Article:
Amazing the difference a few circuits can make!

Well I finally broke down in my patient waiting for our aeroplane to return from annual. With a day off work in the offing I phoned Derek from the Cambrian club with a plaintive, “Have you got a Tomahawk I can fly? I’m climbing the walls!”

Happily the very neat, newly leased G-BOMO was available, as was an instructor, since I was well out of club currency.

The morning arrived drizzly but clearing, and all I really wanted was to do some circuits to convince myself I hadn’t forgotten how to fly at all. Every time I have a gap of a few weeks I start wondering this, and though it’s never happened yet, I see having an instructor along as useful insurance. It’s also a chance to brush up on things like emergency procedures. I will willingly practice these on my own, but it’s hard to judge whether or not I’m getting them right or just reinforcing my own bad habits!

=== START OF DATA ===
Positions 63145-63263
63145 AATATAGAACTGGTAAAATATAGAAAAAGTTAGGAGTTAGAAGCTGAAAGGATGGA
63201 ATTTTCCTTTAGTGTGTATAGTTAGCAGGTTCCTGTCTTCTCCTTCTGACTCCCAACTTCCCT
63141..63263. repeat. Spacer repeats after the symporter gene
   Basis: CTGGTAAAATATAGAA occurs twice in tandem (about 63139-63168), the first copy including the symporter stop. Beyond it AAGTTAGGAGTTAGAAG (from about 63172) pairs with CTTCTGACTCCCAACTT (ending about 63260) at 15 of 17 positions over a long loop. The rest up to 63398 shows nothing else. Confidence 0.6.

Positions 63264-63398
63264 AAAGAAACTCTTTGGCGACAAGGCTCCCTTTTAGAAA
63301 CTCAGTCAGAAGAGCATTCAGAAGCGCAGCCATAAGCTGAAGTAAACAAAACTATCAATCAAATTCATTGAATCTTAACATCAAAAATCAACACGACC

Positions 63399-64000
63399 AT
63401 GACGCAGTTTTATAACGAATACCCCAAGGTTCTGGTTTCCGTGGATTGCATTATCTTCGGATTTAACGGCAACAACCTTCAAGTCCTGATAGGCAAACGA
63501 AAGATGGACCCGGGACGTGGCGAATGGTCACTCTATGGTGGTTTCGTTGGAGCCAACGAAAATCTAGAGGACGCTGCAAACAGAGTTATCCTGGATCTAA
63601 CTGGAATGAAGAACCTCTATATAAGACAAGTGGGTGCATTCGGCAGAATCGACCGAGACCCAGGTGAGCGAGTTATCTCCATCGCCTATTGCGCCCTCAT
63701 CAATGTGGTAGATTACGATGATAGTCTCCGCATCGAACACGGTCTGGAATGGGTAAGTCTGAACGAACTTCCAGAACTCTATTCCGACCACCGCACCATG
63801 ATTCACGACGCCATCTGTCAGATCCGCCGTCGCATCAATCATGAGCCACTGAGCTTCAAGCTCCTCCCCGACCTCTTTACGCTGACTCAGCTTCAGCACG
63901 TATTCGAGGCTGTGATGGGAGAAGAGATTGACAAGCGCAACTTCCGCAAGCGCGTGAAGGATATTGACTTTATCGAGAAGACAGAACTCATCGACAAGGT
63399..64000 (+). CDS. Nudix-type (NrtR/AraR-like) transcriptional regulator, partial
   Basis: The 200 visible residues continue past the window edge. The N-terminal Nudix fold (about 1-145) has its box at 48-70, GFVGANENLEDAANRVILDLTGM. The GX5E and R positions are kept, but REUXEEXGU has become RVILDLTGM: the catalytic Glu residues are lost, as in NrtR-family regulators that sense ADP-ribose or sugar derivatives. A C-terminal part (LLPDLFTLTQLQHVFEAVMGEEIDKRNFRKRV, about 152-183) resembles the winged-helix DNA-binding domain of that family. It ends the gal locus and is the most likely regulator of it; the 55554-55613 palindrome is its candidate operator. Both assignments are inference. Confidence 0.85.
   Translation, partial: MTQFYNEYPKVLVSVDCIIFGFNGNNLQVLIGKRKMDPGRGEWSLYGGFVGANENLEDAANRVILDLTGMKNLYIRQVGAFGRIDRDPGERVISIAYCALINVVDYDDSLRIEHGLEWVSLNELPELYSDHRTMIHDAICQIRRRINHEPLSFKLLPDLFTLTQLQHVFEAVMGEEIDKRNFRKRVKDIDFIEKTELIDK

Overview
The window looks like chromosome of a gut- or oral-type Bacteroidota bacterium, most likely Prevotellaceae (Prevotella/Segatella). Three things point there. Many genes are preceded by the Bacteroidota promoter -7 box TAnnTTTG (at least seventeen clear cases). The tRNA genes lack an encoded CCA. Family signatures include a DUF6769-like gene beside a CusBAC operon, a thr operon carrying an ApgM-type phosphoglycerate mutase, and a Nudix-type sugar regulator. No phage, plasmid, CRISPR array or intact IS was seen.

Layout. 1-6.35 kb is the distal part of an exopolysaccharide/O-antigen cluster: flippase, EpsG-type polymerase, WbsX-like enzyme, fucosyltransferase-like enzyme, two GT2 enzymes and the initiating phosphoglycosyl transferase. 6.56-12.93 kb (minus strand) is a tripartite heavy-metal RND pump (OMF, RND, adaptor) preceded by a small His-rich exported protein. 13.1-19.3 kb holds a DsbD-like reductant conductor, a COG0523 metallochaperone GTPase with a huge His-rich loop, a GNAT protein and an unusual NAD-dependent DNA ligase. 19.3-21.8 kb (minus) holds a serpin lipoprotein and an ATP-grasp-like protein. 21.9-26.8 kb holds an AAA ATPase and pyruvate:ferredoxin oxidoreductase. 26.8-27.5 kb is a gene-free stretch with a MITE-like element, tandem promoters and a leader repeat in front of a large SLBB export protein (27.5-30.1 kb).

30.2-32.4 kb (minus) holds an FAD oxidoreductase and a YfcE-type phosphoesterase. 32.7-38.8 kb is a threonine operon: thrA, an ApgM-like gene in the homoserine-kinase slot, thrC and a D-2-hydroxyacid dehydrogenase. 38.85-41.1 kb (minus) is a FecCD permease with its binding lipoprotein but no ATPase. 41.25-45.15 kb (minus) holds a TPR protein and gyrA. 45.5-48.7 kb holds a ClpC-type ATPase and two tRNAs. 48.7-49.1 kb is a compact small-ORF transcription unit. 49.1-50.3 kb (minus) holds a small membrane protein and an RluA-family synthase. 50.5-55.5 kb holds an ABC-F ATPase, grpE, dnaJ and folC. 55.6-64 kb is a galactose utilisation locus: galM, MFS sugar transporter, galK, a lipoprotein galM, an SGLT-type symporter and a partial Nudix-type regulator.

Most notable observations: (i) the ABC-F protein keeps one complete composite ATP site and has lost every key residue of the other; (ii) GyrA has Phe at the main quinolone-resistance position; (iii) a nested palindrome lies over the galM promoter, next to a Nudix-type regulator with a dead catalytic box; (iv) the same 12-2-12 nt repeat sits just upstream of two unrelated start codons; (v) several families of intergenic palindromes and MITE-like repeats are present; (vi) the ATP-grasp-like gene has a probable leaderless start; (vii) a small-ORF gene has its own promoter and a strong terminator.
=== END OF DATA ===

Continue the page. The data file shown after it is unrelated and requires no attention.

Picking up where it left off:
So circuits it was, and I made sure we planned some flapless and glide ones in there too.

I started up and spluttered out the call sign — abbreviated, G-BOMO is, “Golf Mike Oscar”, which is too close in syllables to TOMS’s “Golf Mike Sierra” for me to wrap my tongue around entirely successfully!

I was flying with one Dave Turner today, who I’d not flown with before, but who was very positive and encouraging. We talked as we flew — the wisdom of naming kids after sci-fi films, the scenery of the Gower, the PHD-worthy topic (in Dave’s words) of when and where to take the carb heat off again — the usual chit chat! 😉

In no time at all I was relaxed and just happy to be up in the air. First circuit was actually better than the second, where I turned too early, missed the centreline, then got too low and slow. Meh. I suppose I should look on it as practice in sorting out stuff-ups! The actual touchdown was alright.

We finished up with a flapless approach, which I thought passable, and a glide approach which went more or less swimmingly and left me feeling pretty content with the world at large!

I can now face the wait to get our own aeroplane back with a bit more equanimity, happy in the knowledge that I do indeed remember what to do with my hands and feet to make it go…

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